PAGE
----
In 2014, Seager and Chauraya [48], studied the use of conductive hook and loop flexible and detachable connectors as the connector between the traditional electronics and a fabric system, and demonstrated how the electronics can be removed from a fabric system for security or other reasons such as washing. In 2015, Berglund and Duvall [49], and Molla et al. [50], introduced a novel technique for assembling surface-mount fabric PCBs using stitched traces and reflow soldering techniques. The results showed that all configurations were sufficiently durable for low-intensity wear, while, for high intensity wear, larger components and traces are needed to improve the durability.
Rubacha and Zięba [51], developed and studied multifunctional magnetic fiber which were manufactured by introducing ferromagnetic nano-particle powders into the fiber matter during fiber production for use in Textronic products where the magnetic fibers may be used for the construction of textile magnetic coils. Scheulen et al. [52] used adhesive bonded neodymium magnets for contacts in smart textiles. The electrical contact resistance between two magnets was found to be less than 0.01 Ohm. The magnets were glued to the textile using a conductive epoxy adhesive.
Righetti et al. [53] integrated electronics onto fabric through gold-coated neodymium magnets which then bonded to the fabric through a commercial cyanoacrylate adhesive (CA). In this way, the authors developed a modular I2C-based wearable architecture where the garment provides the I2C bus made of four conductive wires. At different positions, modules were attached to the bus via magnetic connectors.

2.2. Soldering

Soldering interconnections between microelectronics and conductive textile material is a process in which two or more items are joined by melting a filler metal or solder and putting it into the joint [54]. To be functional, the filler metal must have a lower melting point than the conductive thread or fabric and the microelectronics [55]. Soldering is normally done above 200 °C, although low-temperature solder, with melting points as low as 150 °C [56] or below, exist [57][58] and start to be common for textile integration.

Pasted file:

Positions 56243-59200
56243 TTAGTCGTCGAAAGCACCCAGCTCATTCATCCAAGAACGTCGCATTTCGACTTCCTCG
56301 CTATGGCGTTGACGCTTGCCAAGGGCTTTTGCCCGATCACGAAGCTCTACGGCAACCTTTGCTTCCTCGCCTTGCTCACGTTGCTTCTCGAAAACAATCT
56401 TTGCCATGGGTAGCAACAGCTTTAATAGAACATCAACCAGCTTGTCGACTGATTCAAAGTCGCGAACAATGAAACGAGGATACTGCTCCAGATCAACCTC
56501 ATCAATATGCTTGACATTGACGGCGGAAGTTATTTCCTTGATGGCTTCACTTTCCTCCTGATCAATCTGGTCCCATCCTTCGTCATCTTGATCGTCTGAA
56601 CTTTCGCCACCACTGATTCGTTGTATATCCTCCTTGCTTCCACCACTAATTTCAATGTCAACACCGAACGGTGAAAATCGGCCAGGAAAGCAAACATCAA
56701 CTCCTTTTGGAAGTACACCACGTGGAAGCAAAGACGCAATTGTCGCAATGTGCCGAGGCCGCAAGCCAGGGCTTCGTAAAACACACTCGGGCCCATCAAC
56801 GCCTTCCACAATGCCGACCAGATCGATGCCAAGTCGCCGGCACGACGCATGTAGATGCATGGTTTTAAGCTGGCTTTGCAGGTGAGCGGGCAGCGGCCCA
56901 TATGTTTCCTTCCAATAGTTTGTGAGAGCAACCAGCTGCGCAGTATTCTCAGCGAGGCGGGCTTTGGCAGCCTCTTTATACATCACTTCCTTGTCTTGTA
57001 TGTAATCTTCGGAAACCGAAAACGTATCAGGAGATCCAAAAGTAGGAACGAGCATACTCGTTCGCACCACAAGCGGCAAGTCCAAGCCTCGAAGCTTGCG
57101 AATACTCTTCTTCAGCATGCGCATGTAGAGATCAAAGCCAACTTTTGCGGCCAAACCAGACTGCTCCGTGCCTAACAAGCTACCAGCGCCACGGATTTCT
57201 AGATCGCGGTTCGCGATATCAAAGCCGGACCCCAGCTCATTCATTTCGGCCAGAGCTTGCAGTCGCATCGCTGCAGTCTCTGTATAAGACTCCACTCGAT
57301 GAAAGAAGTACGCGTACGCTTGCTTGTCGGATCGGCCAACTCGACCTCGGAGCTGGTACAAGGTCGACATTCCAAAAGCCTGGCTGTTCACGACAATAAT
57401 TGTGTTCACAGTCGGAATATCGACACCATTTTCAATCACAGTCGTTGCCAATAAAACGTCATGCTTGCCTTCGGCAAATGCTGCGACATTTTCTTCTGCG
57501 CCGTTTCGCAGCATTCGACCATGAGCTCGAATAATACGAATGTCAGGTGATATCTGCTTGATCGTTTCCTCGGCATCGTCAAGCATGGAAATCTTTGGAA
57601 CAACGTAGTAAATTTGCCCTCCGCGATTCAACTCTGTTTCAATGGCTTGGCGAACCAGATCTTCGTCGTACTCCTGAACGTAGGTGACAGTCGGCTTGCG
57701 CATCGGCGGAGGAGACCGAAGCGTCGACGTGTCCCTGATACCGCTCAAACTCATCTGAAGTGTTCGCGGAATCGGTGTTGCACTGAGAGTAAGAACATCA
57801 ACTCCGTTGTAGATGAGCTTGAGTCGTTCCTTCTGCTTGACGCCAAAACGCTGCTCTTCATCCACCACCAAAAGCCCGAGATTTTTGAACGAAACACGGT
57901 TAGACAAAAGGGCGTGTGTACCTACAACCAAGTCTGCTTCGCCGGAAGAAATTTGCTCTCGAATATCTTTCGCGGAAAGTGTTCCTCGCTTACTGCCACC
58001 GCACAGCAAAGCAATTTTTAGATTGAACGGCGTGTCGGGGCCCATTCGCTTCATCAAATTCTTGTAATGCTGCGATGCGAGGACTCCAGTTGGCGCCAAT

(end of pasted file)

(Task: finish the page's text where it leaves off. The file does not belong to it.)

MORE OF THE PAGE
Soldering involves mounting the components directly onto the textiles surface. It is necessary to transfer thermal energy from a heat source to the soldering point to melt and flow the solder between terminals of the microelectronic component (known as solder pads) and conductive thread(s) in order to create good connections. In the soldering process, heat can be transferred either by conduction, convection, or radiation [59]. In soldering, an additional material, called solder is used. The solders are soft alloys of lead (Pb), tin (Sn), or sometimes silver (Ag) that are used to join the metallic electrical components with the textile substrate, with Sn42Bi 58, a suitable alloy for textiles with melting point at 138 °C [60]. Soldering achieves good electrical contact [61]. The integration of the electronics on to textile substrate by soldering can usually be achieved by direct contact or frictional soldering [62], hot air or thermal soldering [63], ultrasonic soldering [64][65], laser soldering [66], and infrared soldering [67] as shown in Figure 3 [68].
Figure 3. Soldering of electronics and conductive wires on textile substrate, reproduced with permission from MDPI with creative common CC by license,, accessed on 13 July 2021 [68].
Mostly, for textile materials, thermal bonding and ultrasonic soldering have been used. The advantage of friction bonding compared to thermal bonding is that the heat is generated directly at the joint. Localized heating reduces the risk of burning the surrounding nonconductive fabric material [69].
Additionally, the soldering of smart textiles was investigated by different researchers such as Molla et al. [50] who integrated LEDs into textile structures by soldering conductive uninsulated yarns. The LEDs were soldered to the exposed conductors, but in particular, the solder wicking along the multi-filament affected the durability of the joint and added stiffness to the textile. In addition, Mikkonen and Pouta [70] studied the integration of electronics onto conductive wire by direct soldering and insertion into two layer weaving fabric. The distinct effect of the solder, especially, has an impact on the stiffness of the textile. All work steps were performed manually and were not fast enough. Overall, the contacting processes, manually and automatically, were still too slow and the conductors were not stretchable.